On Tue, 26 Oct 2004 06:10:20 +0000, email@example.com
(Robert Bonomi) wrote:
> n article <firstname.lastname@example.org>, J Kelly
> <email@example.com> wrote:
>> On Sun, 24 Oct 2004 01:18:22 +0000, firstname.lastname@example.org
>> (Robert Bonomi) wrote:
>>> WOI-TV was in operation _long_ before 'Iowa Public Television' came
>>> into existence. In point of fact, WOI-TV was the _first_ TV station
>>> in the state broadcasting on a regular schedule.
>> WOI was in fact on way before Iowa Public Television. IPTV began in
>> 1969 when the State Educational Radio and Television Facility Board
>> purchased KDPS-TV (Des Moines Public Schools) Channel 11 in Des Moines
>> and changed the callsign to KDIN-TV. The network was known as Iowa
>> Educational Broadcasting Network (IEBN). Seven other stations
>> followed over the next 8 years, and one more was added in 2003 when
>> they acquired channel 36 in Davenport. In 1976 the name was changed
>> to Iowa Public Broadcasting Network, and was changed to Iowa Public
>> Television in 1982.
> The first expansion was the addition of Channel 12 (KIIN TV), in Iowa
> By circa 1975, there were KDIN, KIIN, and at least 7 UHF 'repeater'
> stations across the state. With a decent directional antenna,
> virtually every place in the state was within reception range of one
> of the transmitters.
> The 'repeater' stations were very high-tech (for their day),
> *automated*, systems. A high-gain channel-11 antenna pointed towards
> Des Moines, coupled to a carrier-operated-relay, that triggered the
> transmitter into operation. If KDIN was on the air, the repeater
> stations came up, and rebroadcast the signal; when KDIN shut down for
> the night, the repeaters turned themselves off, too.
> Well, *MOST* of the time. Late one night, in the fall of 1973 (74?),
> I was DX hunting with my little B&W, *rabbit-ears*only* TV, in my
> apartment on the outskirts of downtown Des Moines. Here is this
> *snowy* picture on channel 11 -- old gangster movie. Took quite a
> while for a call-sign to come by WQXI. Just for grins, I _called_ the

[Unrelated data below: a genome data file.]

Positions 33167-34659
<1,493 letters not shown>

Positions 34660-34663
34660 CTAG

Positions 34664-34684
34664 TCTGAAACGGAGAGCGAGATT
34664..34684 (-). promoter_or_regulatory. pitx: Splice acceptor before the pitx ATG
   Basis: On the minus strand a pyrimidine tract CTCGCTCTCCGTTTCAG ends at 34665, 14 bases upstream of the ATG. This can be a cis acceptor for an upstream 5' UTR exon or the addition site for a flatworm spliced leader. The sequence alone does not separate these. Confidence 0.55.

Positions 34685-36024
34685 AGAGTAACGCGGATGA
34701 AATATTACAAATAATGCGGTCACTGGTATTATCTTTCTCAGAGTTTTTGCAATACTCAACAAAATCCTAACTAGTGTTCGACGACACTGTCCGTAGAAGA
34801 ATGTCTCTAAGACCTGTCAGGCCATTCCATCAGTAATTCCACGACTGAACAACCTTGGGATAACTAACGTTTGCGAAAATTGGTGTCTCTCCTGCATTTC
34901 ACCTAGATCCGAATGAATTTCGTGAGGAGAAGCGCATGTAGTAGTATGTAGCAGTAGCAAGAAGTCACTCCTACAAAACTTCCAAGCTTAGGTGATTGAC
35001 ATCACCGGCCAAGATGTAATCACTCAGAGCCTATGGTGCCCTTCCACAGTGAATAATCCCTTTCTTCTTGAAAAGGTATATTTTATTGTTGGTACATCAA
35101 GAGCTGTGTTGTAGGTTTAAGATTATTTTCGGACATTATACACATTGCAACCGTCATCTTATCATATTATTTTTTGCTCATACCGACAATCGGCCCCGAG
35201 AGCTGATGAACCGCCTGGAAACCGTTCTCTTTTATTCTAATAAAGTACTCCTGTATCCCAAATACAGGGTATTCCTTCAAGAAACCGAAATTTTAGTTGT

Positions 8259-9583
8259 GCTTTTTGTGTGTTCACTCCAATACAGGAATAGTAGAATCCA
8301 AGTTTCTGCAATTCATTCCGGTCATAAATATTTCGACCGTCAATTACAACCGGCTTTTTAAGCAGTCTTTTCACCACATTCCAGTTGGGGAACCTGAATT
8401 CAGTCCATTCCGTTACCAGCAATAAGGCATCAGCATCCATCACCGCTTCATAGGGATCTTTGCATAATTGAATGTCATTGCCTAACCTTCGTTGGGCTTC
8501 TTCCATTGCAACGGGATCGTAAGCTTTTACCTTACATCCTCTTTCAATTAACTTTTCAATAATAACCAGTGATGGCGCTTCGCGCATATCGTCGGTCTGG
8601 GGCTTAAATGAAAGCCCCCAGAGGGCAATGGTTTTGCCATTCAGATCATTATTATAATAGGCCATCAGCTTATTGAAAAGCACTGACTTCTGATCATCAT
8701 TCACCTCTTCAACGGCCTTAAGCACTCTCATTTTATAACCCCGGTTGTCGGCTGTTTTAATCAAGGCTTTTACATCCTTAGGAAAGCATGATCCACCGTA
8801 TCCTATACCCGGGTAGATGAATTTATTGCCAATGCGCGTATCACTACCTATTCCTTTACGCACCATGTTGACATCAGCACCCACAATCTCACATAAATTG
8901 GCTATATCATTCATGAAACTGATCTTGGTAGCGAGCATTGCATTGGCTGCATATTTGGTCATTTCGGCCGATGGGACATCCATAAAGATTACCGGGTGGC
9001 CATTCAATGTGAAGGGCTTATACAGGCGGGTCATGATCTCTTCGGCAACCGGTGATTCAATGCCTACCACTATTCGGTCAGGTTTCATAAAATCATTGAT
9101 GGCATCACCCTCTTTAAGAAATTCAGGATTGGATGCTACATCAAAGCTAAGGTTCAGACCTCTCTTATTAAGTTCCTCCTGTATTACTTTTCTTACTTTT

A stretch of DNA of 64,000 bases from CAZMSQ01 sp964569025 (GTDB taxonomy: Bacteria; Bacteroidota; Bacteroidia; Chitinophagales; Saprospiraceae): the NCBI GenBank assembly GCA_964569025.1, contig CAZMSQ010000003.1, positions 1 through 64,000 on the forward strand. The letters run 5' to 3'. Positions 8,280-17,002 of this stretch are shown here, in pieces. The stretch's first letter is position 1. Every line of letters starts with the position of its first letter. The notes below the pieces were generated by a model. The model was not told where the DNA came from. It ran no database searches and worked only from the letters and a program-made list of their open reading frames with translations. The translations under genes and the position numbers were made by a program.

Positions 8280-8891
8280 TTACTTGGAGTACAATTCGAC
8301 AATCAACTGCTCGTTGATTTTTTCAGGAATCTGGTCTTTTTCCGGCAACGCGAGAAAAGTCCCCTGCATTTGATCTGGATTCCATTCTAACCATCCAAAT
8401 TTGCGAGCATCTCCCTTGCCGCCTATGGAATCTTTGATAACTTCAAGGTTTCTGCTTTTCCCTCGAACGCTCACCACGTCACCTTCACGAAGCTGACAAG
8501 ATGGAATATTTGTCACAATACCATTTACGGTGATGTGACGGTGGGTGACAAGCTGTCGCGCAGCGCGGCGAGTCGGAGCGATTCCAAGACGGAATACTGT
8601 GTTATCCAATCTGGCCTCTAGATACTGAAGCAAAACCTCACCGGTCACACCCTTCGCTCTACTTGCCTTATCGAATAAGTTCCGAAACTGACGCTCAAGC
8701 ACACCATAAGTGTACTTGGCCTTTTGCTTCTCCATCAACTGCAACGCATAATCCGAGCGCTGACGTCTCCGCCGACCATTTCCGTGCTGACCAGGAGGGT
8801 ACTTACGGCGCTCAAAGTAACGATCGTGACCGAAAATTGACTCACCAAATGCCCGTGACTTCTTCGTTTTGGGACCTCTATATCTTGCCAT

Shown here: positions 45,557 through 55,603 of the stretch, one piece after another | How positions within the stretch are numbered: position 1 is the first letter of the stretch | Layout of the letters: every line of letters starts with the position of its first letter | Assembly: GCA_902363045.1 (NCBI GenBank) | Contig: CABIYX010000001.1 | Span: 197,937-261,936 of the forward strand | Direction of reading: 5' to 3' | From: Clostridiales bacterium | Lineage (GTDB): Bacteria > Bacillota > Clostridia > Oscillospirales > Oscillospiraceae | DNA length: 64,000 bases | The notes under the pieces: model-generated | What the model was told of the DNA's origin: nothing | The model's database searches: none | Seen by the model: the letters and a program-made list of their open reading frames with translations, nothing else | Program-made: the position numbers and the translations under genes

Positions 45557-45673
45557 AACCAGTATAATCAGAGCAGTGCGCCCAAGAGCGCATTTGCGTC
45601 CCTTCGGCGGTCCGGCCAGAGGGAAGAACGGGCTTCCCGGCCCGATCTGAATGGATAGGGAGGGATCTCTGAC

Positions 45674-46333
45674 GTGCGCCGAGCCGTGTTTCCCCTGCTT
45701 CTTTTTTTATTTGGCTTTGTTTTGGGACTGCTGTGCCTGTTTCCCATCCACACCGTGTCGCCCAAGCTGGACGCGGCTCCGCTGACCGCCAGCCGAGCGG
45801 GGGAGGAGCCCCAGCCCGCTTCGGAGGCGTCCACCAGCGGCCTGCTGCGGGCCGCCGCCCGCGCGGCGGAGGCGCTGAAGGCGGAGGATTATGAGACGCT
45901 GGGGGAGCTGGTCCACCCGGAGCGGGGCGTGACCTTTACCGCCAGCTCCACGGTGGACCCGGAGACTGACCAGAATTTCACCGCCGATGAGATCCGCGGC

> station, to let them know they had a viewer "way out in Iowa". This
> got to be a _very_ strange phone converation. The station
> _chief_engineer_ was working the night shift that night, and actually
> answered the phone, =himself=. He got *real* upset, and asked me
> _exactly_ what I'm seeing, what kind of a monstrosity I'm using for an
> antenna, *exactly* where I am, etc., etc. The more detail I provided
> in answer to the questions, the _more_upset_ he was getting.
> Finally, we get through the panic, and he explains -- several weeks
> previously, 'skip' conditions had been 'just right', and their signal
> had been hitting Iowa with enough signal strength to *trigger* some of
> the IEBN repeaters. Most notably the one in northwest Iowa, from
> who's 'viewpoint', Atlanta was nearly in a straight line with Des
> This led to an incredible stack of paperwork, to mollify the FCC.
> Here was 'retransmission'/'rebroadcasting' of a commercial TV station,
> *without* the permission/consent of the originating station. Here was
> _commercial_ content on an 'educational TV' repeater channel. etc.,
> etc., ad nauseum. Oh yeah, those remote 'repeater' stations were
> automated enough that they did _not_ have an 'engineer on duty' at the
> transmitter site. The 'local' engineer had remote monitoring gear at
> his house, or wherever. Note: this was *monitoring* capability,
> _only_. He did *not* have anything like a 'kill switch' for the
> transmitter -- could *not* shut it down, except from on-site
> brute-force controls, if the master station (or what the hardware
> *thought* was the master station :) was 'on the air'.
> As a result of _that_ 'design stupidity', the "problem" recurred
> _again_ the next night. And several following nights. Which made the
> paperwork swamp *MUCH* worse. Now it wasn't a _single_ 'inadvertent'
> error, but a repeated pattern of "illegal" behavior.
> He had just finished up (i.e., a day or two previously) _his_ stack of
> paper- work related to the problem,
> *believing*it*to*be*finally*resolved*, and was relaxing as things got
> back to normal -- and this phone call comes in from IOWA, where
> somebody is seeing his station, *AGAIN*(!!) In that light, the
> 'upset' was quite understandable -- and he _did_ relax considerably
> when it was established that I _was_ watching on channel *11* -- not
> on some repeater output frequency.
The "repeater sites" (and they were NOT repeaters but full tv
transmitters) were in fact manned whenever they were on the air. An
engineer turned them on and off at the start and end of the day.
At no time was there ever any carrier operated relays that turned on
the stations. They were turned on manually from the transmitter site
itself by a station engineer.
I've talked to engineers that have been working at IPTV since the KDPS
days and nobody remembers anything about the above story. If there
was a whole mess of FCC paperwork generated over it, someone there
would remember it.